Recent studies on software tool manipulation with large language models (LLMs) mostly rely on closed model APIs. The industrial adoption of these models is substantially constrained due to the security and robustness risks in exposing information to closed LLM API services. In this paper, we ask can we enhance open-source LLMs to be competitive to leading closed LLM APIs in tool manipulation, with practical amount of human supervision. By analyzing common tool manipulation failures, we first demonstrate that open-source LLMs may require training with usage examples, in-context demonstration and generation style regulation to resolve failures. These insights motivate us to revisit classical methods in LLM literature, and demonstrate that we can adapt them as model alignment with programmatic data generation, system prompts and in-context demonstration retrievers to enhance open-source LLMs for tool manipulation. To evaluate these techniques, we create the ToolBench, a tool manipulation benchmark consisting of diverse software tools for real-world tasks. We demonstrate that our techniques can boost leading open-source LLMs by up to 90% success rate, showing capabilities competitive to OpenAI GPT-4 in 4 out of 8 ToolBench tasks. We show that such enhancement typically requires about one developer day to curate data for each tool, rendering a recipe with practical amount of human supervision.
Mining aligned natural language (NL) and programming language (PL) pairs is a critical task to NL-PL understanding. Existing methods applied specialized hand-crafted features or separately-trained models for each PL. However, they usually suffered from low transferability across multiple PLs, especially for niche PLs with less annotated data. Fortunately, a Stack Overflow answer post is essentially a sequence of text and code blocks and its global textual context can provide PL-agnostic supplementary information. In this paper, we propose a Sequence Labeling based Question Answering (SLQA) method to mine NL-PL pairs in a PL-agnostic manner. In particular, we propose to apply the BIO tagging scheme instead of the conventional binary scheme to mine the code solutions which are often composed of multiple blocks of a post. Experiments on current single-PL single-block benchmarks and a manually-labeled cross-PL multi-block benchmark prove the effectiveness and transferability of SLQA. We further present a parallel NL-PL corpus named Lang2Code automatically mined with SLQA, which contains about 1.4M pairs on 6 PLs. Under statistical analysis and downstream evaluation, we demonstrate that Lang2Code is a large-scale high-quality data resource for further NL-PL research.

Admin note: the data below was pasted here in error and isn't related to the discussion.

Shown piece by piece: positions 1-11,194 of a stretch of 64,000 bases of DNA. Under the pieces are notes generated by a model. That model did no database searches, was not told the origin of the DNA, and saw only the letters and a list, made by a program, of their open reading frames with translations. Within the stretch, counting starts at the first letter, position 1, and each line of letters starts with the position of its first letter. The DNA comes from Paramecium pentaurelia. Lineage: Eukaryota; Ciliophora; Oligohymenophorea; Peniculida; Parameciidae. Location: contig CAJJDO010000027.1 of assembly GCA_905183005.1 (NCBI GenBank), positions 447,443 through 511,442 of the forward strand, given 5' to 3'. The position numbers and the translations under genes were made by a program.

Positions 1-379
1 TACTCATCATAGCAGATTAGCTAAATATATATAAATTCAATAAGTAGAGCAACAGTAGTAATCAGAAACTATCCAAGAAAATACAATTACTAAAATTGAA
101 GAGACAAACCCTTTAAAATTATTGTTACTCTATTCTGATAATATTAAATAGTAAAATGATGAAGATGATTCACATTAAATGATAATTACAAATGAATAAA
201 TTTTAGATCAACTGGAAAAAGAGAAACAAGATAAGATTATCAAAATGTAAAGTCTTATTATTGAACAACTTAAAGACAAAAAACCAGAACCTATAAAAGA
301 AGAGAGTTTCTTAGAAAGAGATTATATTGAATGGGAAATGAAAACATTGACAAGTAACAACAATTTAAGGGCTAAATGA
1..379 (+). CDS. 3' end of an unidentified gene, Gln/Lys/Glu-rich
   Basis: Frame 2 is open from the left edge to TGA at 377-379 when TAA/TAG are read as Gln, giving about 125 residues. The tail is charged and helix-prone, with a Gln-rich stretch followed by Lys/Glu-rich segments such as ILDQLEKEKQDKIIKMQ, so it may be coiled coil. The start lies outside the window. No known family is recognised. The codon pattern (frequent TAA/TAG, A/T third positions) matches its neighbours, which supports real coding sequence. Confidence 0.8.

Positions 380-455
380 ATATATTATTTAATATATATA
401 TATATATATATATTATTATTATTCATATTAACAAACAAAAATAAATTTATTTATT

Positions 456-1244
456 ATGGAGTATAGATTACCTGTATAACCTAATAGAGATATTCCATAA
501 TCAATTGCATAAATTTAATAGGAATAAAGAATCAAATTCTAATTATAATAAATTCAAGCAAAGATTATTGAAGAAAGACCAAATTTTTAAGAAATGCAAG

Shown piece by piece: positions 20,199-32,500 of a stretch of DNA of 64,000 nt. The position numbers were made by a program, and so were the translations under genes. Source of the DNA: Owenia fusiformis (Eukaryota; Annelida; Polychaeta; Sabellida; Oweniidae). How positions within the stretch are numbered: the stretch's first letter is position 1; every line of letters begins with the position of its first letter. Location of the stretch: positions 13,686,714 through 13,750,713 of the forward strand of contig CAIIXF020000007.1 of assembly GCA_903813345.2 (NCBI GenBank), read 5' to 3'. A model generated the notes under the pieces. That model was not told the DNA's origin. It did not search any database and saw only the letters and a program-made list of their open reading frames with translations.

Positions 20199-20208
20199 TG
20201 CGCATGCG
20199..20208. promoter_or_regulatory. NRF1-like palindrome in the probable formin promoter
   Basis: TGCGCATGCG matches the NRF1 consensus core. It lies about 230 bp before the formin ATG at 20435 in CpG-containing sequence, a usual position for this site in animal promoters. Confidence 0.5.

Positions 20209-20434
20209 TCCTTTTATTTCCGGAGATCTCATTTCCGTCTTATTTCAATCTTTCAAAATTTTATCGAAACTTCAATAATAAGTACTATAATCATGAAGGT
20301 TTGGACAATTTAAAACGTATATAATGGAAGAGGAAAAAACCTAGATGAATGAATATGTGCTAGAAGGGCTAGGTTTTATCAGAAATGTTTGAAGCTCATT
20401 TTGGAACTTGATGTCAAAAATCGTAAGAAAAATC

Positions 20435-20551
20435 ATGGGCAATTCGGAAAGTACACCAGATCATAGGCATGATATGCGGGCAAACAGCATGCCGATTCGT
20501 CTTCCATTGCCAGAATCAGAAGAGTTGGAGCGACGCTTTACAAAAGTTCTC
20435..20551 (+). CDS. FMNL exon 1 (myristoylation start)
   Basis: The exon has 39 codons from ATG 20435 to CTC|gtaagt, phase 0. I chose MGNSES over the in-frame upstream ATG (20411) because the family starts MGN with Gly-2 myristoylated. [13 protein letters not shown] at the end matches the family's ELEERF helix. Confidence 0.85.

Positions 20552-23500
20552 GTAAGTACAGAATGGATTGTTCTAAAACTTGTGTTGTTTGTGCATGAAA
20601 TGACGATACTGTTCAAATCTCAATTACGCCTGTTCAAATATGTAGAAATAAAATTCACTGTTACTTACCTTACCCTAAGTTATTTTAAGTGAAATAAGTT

We approach the important challenge of code autocompletion as an open-domain task, in which a sequence-to-sequence code generator model is enhanced with the ability to attend to reference code snippets supplied by a semantic code search engine. In this work, we present a novel framework to precisely retrieve template functions as well as intent-snippet pairs and effectively train such a retrieval-guided code generator. To demonstrate the effectiveness of our model designs, we perform extensive experiments with CodeSearchNet which contains template functions and CoNaLa which contains Stack Overflow intent-snippet pairs. We also investigate different retrieval models, including Elasticsearch, DPR, and our fusion representation search model, which currently holds the number one spot on the CodeSearchNet leaderboard. We observe improvements by leveraging multiple database elements and further gain from retrieving diverse data points by using Maximal Marginal Relevance. Overall, we see a 4% improvement to cross-entropy loss, a 15% improvement to edit distance, and a 44% improvement to BLEU score when retrieving template functions. We see subtler improvements of 2%, 11%, and 6% respectively when retrieving Stack Overflow intent-snippet pairs. We also create a novel Stack Overflow-Function Alignment dataset, which consists of 150K tuples of functions and Stack Overflow intent-snippet pairs that are of help in writing the associated function, of which 1.7K are manually curated.